IRS releases proposed regulations regarding PFICs
On January 24, 2022, the Internal Revenue Service released proposed regulations that impact certain choices available to U.S. taxpayers regarding their indirect interests in passive foreign investment companies (PFICs).
Under the proposed rules, to the extent that an interest in a PFIC is owned by a domestic partnership, the U.S. partners will be considered shareholders of the PFIC rather than the domestic partnership. Thus, any choice of Qualified Election Fund (QEF) or Mark-to-Market (MTM) for PFIC will be made at the US partner level. This is a departure from the existing rules, which treat the domestic partnership as the US shareholder for purposes of making such PFIC elections. The proposed regulations apply equally to US shareholders of S corporations (S corporations) that own an interest in a PFIC.
PFIC elections made by a domestic partnership or S corp under the existing rules with respect to PFIC taxation years that end on or before the date the proposed regulations become final will be respected and will apply. to all relevant US and S corp partners. shareholders from that date.
What is a PFIC?
A non-U.S. corporation will generally be treated as a PFIC if the majority of its assets are passive assets (e.g., stocks, cash, certain intellectual property) or if a significant portion of its revenue is generated from sources liabilities (e.g. dividends, interest, capital gains, royalties).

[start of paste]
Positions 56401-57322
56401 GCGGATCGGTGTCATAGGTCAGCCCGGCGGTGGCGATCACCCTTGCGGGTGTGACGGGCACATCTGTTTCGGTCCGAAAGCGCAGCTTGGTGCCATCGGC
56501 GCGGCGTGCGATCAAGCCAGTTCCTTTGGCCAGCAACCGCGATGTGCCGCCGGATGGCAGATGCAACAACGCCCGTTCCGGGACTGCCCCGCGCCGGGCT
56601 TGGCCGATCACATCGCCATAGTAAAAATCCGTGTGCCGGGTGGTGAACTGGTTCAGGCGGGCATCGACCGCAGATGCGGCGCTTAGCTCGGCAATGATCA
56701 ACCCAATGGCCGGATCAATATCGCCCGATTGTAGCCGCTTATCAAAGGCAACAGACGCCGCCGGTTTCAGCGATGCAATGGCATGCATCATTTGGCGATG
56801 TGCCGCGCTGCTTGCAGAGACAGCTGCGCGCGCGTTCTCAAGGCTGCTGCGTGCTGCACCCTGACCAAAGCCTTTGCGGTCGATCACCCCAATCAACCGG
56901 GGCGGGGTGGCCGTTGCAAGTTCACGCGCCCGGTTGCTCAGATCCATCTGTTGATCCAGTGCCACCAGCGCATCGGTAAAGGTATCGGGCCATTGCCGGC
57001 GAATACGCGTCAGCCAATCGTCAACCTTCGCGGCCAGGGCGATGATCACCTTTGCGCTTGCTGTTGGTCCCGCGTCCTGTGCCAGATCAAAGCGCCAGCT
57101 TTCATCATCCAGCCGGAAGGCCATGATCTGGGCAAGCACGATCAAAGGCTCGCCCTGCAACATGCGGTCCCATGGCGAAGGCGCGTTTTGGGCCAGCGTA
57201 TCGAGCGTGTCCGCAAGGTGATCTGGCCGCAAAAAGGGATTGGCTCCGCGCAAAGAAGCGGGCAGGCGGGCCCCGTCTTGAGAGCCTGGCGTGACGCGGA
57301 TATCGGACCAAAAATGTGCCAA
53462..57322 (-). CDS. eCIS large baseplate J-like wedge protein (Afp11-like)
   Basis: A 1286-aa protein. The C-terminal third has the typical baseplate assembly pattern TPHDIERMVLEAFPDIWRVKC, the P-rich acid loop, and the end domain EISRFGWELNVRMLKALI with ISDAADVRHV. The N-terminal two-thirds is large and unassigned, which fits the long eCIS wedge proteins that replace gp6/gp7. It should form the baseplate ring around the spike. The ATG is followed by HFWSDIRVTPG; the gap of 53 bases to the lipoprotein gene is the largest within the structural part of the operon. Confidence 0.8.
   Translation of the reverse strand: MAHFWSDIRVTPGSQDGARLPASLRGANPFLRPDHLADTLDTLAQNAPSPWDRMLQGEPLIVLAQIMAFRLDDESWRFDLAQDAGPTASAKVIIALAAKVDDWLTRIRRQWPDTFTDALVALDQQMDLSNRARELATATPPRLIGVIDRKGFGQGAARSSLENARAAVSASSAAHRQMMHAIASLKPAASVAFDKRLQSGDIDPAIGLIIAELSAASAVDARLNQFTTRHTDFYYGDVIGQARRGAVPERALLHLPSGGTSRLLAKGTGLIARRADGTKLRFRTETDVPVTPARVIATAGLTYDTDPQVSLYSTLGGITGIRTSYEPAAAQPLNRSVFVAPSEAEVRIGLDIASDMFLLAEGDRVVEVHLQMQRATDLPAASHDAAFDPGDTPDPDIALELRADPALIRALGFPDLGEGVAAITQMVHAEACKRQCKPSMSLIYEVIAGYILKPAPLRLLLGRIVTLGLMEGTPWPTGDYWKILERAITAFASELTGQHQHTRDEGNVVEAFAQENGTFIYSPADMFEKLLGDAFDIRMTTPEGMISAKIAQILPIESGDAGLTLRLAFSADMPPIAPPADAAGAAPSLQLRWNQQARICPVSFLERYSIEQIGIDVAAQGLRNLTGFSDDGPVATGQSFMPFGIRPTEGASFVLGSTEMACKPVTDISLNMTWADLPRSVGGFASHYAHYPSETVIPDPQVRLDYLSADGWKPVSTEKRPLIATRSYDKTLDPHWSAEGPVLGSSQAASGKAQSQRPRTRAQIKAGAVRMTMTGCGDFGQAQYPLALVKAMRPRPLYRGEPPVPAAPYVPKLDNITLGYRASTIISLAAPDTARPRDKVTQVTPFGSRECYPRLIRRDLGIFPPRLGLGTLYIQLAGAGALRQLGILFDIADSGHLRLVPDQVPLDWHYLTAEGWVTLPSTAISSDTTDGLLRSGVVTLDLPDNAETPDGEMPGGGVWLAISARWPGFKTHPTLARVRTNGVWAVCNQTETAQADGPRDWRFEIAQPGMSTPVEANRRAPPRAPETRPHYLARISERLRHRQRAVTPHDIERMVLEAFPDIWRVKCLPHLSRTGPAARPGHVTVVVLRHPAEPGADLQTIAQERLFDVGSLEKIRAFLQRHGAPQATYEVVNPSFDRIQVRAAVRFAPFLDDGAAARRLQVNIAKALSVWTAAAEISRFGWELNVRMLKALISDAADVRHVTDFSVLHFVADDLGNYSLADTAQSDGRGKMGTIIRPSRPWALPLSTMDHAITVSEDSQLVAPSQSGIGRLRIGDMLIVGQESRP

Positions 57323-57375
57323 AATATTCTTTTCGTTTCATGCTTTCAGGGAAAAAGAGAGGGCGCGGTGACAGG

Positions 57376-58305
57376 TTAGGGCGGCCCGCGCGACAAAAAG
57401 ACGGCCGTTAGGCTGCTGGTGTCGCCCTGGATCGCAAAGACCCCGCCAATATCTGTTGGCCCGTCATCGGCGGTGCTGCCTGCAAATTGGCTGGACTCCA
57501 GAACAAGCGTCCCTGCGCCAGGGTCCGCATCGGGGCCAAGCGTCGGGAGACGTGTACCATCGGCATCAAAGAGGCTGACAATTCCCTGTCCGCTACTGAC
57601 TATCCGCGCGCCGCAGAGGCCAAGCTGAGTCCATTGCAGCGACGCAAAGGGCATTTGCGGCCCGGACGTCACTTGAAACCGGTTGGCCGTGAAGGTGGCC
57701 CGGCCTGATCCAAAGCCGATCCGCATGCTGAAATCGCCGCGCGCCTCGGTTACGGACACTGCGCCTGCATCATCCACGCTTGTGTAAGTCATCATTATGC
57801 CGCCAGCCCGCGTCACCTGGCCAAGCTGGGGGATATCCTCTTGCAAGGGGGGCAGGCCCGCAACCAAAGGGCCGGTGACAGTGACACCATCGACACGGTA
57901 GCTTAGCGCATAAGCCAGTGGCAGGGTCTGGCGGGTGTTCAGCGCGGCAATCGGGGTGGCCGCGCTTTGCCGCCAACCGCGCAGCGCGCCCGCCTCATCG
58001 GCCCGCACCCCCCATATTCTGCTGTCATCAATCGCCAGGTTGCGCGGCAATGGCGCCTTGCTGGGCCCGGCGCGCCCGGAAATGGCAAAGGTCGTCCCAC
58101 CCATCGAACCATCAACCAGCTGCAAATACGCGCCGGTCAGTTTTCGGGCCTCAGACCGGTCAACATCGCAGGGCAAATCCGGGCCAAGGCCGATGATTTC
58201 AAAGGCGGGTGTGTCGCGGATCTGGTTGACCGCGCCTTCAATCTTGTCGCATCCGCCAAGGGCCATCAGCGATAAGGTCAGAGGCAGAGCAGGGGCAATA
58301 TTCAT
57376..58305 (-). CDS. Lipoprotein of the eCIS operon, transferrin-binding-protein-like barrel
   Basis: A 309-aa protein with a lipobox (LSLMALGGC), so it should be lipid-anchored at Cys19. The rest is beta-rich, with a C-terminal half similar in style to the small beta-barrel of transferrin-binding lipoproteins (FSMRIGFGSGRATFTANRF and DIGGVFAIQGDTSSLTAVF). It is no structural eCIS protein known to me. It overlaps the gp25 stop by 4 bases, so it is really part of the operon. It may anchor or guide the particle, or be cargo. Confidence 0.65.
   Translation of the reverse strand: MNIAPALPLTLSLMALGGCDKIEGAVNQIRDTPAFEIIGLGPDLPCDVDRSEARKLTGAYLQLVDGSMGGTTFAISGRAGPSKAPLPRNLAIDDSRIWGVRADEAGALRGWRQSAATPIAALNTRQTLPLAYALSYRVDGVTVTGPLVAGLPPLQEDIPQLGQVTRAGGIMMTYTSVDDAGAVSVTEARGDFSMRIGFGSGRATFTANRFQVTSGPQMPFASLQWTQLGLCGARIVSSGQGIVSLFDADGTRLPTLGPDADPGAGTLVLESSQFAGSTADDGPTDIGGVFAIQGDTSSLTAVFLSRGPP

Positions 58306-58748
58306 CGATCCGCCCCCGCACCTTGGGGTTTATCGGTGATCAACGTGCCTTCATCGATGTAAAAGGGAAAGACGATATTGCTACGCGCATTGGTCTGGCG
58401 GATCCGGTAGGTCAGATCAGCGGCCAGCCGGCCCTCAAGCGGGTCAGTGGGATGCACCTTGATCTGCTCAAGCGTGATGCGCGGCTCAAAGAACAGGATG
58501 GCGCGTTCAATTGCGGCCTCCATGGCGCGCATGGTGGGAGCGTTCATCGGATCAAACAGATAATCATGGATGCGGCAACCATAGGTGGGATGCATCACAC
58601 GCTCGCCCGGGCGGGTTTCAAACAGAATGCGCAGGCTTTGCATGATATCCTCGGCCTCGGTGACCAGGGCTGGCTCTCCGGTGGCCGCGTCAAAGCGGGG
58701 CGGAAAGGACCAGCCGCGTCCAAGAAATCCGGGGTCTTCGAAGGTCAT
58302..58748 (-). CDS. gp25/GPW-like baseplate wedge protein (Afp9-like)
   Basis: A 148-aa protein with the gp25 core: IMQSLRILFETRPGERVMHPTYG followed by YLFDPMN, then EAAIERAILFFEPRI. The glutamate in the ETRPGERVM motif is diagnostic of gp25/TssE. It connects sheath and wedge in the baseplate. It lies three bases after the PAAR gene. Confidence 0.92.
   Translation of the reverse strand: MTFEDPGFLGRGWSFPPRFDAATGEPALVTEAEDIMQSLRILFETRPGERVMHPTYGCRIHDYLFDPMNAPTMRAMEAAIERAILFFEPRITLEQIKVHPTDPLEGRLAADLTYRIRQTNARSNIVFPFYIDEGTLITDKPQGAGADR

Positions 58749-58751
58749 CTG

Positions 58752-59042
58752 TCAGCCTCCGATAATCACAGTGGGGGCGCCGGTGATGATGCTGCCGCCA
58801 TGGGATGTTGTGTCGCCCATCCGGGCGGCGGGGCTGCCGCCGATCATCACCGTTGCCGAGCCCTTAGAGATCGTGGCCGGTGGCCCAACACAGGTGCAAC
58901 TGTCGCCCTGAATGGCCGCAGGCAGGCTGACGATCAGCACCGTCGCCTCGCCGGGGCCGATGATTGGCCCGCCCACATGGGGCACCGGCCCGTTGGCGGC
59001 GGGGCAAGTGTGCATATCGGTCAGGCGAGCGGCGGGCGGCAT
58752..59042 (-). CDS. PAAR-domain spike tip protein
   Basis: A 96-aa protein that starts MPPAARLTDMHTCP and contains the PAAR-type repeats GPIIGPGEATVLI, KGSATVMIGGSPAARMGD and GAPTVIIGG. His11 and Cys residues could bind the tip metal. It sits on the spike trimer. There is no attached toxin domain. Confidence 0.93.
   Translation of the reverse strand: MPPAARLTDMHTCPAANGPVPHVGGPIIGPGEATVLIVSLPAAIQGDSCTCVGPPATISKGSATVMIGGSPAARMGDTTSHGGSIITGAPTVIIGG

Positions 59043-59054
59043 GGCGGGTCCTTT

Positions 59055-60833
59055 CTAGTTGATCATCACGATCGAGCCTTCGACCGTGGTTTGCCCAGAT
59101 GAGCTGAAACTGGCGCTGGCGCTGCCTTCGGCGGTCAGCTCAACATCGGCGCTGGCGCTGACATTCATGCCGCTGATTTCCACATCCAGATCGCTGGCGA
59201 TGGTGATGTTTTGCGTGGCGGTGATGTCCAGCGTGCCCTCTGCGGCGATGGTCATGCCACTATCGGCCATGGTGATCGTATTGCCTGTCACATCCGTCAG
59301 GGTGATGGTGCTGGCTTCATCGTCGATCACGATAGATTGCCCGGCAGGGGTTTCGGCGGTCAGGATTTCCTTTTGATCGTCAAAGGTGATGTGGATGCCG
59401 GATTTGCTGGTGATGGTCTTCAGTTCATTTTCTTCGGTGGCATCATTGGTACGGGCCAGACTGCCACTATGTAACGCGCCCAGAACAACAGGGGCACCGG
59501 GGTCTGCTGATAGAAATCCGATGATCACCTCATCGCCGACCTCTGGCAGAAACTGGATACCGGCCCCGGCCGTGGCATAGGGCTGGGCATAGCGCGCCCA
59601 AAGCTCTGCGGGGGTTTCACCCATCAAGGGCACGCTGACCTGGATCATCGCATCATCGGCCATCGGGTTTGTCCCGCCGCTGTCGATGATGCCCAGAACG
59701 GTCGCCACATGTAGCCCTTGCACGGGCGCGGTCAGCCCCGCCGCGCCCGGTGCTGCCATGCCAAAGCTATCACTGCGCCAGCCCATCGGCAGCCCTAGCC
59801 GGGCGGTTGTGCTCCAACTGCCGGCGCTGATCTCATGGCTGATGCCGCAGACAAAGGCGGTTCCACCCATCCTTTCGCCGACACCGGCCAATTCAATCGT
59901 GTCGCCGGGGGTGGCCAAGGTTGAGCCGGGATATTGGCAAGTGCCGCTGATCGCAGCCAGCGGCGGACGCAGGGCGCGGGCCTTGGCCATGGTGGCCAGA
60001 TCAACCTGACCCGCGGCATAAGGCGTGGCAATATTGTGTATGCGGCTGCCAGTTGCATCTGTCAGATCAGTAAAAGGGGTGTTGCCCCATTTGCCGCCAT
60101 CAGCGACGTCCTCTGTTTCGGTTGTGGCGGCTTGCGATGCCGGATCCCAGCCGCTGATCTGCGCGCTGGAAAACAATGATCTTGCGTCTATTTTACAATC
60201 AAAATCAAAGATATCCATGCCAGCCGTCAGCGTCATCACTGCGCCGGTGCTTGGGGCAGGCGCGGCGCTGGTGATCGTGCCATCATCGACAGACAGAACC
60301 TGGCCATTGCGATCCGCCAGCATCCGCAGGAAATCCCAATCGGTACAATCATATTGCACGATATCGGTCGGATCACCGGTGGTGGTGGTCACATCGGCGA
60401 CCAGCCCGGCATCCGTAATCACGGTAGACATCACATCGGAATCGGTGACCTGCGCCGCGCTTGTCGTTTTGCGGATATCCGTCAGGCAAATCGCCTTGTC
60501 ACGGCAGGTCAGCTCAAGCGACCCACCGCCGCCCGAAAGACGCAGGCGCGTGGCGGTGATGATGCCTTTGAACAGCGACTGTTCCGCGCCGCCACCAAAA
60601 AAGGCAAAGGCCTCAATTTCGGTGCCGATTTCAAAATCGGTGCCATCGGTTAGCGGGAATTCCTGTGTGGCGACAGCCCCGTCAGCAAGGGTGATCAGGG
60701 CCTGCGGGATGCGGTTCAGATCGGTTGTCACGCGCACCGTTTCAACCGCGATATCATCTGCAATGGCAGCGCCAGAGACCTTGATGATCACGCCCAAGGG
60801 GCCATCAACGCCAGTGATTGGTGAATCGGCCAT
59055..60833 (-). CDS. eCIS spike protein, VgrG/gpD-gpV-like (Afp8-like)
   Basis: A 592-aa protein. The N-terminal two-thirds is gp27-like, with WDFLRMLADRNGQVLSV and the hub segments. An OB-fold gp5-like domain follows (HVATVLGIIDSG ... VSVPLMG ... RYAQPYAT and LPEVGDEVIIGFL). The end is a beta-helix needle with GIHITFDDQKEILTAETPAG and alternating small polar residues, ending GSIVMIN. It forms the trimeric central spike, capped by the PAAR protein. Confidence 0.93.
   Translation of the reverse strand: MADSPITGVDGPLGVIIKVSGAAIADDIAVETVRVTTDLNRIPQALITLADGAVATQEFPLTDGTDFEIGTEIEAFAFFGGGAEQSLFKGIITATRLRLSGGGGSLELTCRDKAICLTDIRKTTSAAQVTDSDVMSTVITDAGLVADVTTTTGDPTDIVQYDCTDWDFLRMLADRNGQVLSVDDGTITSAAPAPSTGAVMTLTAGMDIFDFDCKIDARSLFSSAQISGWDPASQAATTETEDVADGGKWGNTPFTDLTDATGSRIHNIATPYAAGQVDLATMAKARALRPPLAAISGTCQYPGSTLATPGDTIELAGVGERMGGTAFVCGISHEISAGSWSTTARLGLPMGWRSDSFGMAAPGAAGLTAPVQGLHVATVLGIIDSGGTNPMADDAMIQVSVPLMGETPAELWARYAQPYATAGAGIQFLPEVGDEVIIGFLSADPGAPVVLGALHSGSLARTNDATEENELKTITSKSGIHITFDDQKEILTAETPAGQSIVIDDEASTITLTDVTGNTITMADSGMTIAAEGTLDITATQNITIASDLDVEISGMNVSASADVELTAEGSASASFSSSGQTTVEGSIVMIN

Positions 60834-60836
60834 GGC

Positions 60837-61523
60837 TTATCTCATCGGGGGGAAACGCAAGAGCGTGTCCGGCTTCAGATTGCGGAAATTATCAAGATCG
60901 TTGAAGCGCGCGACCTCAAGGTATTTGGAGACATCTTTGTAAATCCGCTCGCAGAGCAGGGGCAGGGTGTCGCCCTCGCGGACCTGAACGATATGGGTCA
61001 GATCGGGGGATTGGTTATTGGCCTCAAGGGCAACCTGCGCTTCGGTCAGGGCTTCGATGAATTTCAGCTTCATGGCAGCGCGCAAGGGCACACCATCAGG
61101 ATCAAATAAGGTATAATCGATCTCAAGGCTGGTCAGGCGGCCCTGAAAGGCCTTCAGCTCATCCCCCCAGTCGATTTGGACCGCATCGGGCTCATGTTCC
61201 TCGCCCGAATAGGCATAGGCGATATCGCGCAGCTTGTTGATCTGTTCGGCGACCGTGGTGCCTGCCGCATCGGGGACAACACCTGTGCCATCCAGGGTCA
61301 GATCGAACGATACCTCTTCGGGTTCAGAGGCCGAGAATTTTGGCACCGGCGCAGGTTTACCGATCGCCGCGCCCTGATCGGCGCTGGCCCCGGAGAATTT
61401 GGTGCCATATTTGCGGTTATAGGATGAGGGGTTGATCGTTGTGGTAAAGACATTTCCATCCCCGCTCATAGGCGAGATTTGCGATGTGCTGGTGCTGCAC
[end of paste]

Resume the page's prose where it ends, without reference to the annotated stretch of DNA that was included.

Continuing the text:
US shareholders of PFIC are subject to a punitive US tax regime that applies regardless of percentage ownership. In particular, U.S. shareholders will generally be subject to ordinary tax rates (i.e. no reduced tax rate on capital gains) and substantial interest expense on PFIC distributions. or a disposition of the shares of the PFIC. In certain circumstances, US shareholders may have to pay total tax in excess of their gross return from the investment in the PFIC.
Relief from these punitive PFIC rules may be available if the US shareholder makes a timely QEF or MTM election with respect to the PFIC investment. In the case of a QEF election, the US shareholder would be taxed on undistributed PFIC income as earned on a current basis. The QEF election must be made in the tax year in which the investment in the PFIC is first acquired by the US shareholder or the non-US corporation first becomes a PFIC.
In the case of an MTM election, the US shareholder would recognize any unrealized gain on the PFIC stock each year as ordinary income (i.e. effectively marking the investment to market each year) . Only PFICs that are marketable securities are eligible for the MTM election.